Transforming the Social Order Through Personal Practice?

Part Five: The case of nonviolent communication

Posted Jun 29, 2020

This post is the last in a series grappling with the relationship between the radical roots of Nonviolent Communication (NVC) in the vision and applications of Marshall Rosenberg when he first developed the practice decades ago. With the fourth post, I completed the exploration of what can be changed in individual and community ways of applying and sharing NVC. In this post, I turn my attention to applying NVC beyond the level of individuals and groups, and, most especially, beyond dialogue as its only form, to attempts to create systemic transformation on the largest scale possible.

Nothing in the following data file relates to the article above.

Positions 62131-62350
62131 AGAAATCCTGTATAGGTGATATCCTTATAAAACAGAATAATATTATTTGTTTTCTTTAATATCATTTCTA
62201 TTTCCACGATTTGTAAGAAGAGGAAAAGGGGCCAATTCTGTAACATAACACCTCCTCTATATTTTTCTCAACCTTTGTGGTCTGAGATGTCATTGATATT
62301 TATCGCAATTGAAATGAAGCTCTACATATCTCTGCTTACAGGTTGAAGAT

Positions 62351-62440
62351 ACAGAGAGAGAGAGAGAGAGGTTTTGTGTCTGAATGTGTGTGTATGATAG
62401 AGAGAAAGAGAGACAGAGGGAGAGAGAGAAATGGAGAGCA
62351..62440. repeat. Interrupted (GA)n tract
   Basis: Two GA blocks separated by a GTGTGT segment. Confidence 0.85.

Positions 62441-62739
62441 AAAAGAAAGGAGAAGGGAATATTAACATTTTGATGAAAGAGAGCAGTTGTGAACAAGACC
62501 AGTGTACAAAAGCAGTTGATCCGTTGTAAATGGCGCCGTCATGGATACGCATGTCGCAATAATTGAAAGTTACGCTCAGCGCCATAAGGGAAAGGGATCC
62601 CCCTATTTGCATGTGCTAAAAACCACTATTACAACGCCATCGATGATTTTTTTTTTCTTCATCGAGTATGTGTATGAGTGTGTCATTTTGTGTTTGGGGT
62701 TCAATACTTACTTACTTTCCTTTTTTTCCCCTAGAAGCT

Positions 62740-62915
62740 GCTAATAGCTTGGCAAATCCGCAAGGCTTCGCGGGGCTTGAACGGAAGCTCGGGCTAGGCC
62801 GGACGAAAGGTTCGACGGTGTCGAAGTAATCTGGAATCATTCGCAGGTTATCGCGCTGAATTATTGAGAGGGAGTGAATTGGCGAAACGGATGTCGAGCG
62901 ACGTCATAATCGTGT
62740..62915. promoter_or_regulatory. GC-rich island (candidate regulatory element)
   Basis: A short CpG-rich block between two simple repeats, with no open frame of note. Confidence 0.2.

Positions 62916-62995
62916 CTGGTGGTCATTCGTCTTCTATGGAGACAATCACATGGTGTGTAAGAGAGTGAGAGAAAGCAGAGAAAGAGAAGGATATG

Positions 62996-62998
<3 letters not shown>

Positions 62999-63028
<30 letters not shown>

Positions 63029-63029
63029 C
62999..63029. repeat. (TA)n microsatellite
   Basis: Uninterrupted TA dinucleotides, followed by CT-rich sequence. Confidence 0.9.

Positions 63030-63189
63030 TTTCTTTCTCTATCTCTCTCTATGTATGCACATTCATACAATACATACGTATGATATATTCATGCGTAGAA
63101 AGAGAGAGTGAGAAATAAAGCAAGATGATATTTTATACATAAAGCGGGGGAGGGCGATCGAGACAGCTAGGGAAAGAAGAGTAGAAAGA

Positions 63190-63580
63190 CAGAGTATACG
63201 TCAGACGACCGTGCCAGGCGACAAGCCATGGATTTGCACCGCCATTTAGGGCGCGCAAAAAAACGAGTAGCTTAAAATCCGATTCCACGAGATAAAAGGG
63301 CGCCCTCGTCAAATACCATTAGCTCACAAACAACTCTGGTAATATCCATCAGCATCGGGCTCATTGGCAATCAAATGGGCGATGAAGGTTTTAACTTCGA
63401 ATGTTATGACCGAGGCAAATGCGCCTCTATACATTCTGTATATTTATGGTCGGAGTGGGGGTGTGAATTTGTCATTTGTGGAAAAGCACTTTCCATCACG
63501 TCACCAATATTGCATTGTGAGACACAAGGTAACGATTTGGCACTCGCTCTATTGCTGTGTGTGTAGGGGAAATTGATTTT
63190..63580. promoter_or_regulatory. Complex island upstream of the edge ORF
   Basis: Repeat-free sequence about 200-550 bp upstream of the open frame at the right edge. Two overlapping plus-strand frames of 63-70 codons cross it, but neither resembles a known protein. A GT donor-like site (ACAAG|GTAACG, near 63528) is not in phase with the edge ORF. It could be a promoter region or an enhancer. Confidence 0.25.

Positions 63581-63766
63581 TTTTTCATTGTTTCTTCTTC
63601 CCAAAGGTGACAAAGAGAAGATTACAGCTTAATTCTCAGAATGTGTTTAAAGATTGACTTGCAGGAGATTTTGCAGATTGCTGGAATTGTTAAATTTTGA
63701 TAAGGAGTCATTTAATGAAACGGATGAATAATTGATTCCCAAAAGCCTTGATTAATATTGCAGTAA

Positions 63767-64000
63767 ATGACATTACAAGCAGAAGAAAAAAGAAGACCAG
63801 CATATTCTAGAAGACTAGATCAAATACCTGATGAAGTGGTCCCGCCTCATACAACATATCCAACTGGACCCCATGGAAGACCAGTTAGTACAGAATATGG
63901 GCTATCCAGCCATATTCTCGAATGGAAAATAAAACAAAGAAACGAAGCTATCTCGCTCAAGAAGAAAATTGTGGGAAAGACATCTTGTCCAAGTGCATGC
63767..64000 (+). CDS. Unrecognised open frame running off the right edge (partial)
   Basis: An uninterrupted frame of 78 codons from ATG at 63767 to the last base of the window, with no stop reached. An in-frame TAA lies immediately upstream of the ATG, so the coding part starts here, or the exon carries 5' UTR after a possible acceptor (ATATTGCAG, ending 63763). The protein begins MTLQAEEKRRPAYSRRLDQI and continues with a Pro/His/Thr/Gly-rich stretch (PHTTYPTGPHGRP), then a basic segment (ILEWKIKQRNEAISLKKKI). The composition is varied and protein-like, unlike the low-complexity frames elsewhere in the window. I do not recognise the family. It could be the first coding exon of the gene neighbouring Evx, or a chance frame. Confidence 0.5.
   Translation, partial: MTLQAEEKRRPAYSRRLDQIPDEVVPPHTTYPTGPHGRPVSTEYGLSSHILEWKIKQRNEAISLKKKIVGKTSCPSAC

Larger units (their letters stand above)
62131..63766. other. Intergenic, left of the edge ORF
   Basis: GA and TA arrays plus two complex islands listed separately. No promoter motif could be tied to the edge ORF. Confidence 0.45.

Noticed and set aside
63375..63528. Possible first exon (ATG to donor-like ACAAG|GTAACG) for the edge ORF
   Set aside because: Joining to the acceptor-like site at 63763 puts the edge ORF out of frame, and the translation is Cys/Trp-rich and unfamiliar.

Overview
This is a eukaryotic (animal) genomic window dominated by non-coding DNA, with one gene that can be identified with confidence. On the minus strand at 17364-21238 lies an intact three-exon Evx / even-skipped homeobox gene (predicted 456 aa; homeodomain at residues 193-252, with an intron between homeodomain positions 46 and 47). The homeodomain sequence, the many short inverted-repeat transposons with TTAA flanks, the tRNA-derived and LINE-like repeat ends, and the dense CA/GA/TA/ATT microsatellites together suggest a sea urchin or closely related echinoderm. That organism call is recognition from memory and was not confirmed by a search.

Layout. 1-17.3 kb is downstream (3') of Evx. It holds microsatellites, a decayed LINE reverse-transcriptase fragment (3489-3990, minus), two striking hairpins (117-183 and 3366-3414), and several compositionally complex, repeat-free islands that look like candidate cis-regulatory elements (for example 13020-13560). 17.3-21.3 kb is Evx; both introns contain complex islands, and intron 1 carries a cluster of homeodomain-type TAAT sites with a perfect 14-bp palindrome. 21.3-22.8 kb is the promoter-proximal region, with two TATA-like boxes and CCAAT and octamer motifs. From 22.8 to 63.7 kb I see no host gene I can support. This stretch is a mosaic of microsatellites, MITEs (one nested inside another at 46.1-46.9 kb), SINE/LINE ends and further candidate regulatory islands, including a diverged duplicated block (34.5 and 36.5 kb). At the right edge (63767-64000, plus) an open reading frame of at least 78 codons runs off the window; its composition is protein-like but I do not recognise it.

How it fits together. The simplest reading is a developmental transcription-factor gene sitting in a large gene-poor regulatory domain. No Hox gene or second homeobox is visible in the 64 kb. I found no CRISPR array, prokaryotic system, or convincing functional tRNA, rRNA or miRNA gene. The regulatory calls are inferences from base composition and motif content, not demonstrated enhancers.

Beyond Dialogue: Nonviolence in a Violent World

In this post, I engage with the second of the questions I laid out earlier: How do we branch beyond interpersonal dialogue as the only method for creating change?

NVC, as it’s currently practiced and taught in much of the world, especially in places that benefit the most from current global power structures, is primarily focused on the intra- and interpersonal dimensions. In NVC workshops, we learn tools for inner practice that can liberate us for more choice and more compassion. We also learn tools for interpersonal practice that can support conflict resolution and connected pathways to change. Again, without active attention to branching out beyond the individual level, NVC practitioners will remain unaware of the limitations of this kind of dialogue.